How teaching second graders helps me teach R

From 2005 to 2007, I was a second grade teacher at Bel Pre Elementary School in Silver Spring, Maryland. It was the hardest job I’ve ever done. But I learned so much about teaching during that time (as well as my education master’s program) that it was anything but a waste. Recently, I’ve been reflecting on ways that I’m incorporating lessons learned from my time working with young students into how I’ve designed my Fundamentals of R course for (slightly) older students.

Lesson #1: Go Slow

The main lesson I’ve tried to incorporate is to move slowly. The problem with knowing how to do something is that you forget how much you know, and thus ignore how overwhelming any single new thing is for newcomers. As I’ve designed lessons, I’ve sometimes worried that they move too slowly. Fortunately, the folks I’ve had pilot testing my course have set me straight, telling me that, if anything, there were times when it moved too fast.

Lesson #2: Embrace the Zone of Proximal Development

Another way I’ve brought my teaching background into designing the Fundamentals of R course is in thinking about what’s called the “zone of proximal development” or ZPD. This idea, developed by the Russian psychologist Lev Vygotsky, was beaten into me during my master’s program. It suggests that students should always be given tasks just outside of what they are currently capable of doing. With support from a guide, though, they can accomplish them.

The role of the teacher in this framework is not, on one extreme, to be the sage on the stage, spouting knowledge for students to ingest or, on the other extreme, to simply “let students figure things out on their own.” With the first approach, there is very little active learning and thus students don’t retain much of the material the teacher presents. In the second approach, students are overwhelmed and don’t know how to make progress (or even understand where they should be going).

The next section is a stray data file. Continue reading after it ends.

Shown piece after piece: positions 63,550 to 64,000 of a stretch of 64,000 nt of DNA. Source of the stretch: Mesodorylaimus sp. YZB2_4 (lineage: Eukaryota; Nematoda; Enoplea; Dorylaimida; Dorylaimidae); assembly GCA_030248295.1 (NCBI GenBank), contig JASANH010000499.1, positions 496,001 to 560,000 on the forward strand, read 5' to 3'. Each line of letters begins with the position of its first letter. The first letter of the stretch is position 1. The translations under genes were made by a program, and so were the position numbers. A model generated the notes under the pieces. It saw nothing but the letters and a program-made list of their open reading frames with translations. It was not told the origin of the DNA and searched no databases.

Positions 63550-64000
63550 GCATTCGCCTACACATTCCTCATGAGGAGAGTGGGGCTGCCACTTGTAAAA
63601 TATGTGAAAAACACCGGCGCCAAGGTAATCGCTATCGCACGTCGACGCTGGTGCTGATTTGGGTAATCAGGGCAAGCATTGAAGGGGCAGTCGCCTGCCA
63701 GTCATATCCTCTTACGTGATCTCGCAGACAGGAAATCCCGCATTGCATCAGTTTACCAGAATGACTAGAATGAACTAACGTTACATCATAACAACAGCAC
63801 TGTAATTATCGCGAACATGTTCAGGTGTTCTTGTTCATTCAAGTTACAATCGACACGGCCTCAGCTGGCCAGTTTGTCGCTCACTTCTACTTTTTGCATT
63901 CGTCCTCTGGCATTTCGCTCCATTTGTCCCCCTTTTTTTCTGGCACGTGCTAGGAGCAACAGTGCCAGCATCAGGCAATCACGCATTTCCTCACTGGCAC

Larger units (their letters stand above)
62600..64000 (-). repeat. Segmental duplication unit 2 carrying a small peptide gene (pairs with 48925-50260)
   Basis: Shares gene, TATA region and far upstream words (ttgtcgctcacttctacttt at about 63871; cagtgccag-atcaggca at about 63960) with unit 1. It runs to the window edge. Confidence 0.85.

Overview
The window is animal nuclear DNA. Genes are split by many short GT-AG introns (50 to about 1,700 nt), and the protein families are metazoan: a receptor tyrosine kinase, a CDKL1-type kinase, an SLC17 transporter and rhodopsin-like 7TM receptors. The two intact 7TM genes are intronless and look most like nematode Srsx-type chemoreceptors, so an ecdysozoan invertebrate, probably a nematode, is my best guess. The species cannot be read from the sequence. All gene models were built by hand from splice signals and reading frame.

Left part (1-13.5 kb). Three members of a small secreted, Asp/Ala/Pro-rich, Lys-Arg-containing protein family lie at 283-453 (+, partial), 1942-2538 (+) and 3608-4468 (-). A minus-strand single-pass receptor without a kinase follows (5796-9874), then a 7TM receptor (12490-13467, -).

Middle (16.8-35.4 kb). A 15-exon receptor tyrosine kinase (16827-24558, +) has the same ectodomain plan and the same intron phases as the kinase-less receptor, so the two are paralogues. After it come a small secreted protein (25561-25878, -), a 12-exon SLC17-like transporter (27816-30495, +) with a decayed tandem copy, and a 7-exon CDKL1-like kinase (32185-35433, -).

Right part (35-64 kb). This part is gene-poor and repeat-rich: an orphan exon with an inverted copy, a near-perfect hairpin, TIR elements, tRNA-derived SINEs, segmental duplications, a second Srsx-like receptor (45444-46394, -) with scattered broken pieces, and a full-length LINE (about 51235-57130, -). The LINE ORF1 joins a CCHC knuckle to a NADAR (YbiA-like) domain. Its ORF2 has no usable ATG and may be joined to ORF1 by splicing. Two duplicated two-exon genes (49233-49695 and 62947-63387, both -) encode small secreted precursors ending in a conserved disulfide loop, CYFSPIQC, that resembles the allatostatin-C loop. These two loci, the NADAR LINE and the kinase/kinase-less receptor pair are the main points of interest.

The Fundamentals of R lessons have videos where I go over key concepts (often building on past lessons). Importantly, they also have exercises for each concept. I’ve designed the combination of videos and exercises so that students are actively working on tasks that are just beyond what they are currently capable of.

Lesson #3: Reduce Cognitive Load

The final way that I’ve drawn lessons from my second grade experience is by not overwhelming students. R is very flexible and there often multiple ways to accomplish the same thing. It is tempting as a teacher to want to share multiple ways to do something in R. But I’ve found this to be counterproductive, with it providing more cognitive load than students are capable of handling. So, instead, I’ve taken a very opinionated approach in designing my courses (using the Tidyverse, something I discussed in an email last week) to focus on a single approach to common tasks.

I teach one way to do crosstabs in my Fundamentals of R course. It works for me, and I think there’s a decent chance it will work for you too. If it doesn’t, though, I’d be happy to have you learn about the many other ways to do crosstabs. But what I don’t want to happen is for me to show you three ways for you to do crosstabs, have you get overwhelmed, and not get anything out of that lesson.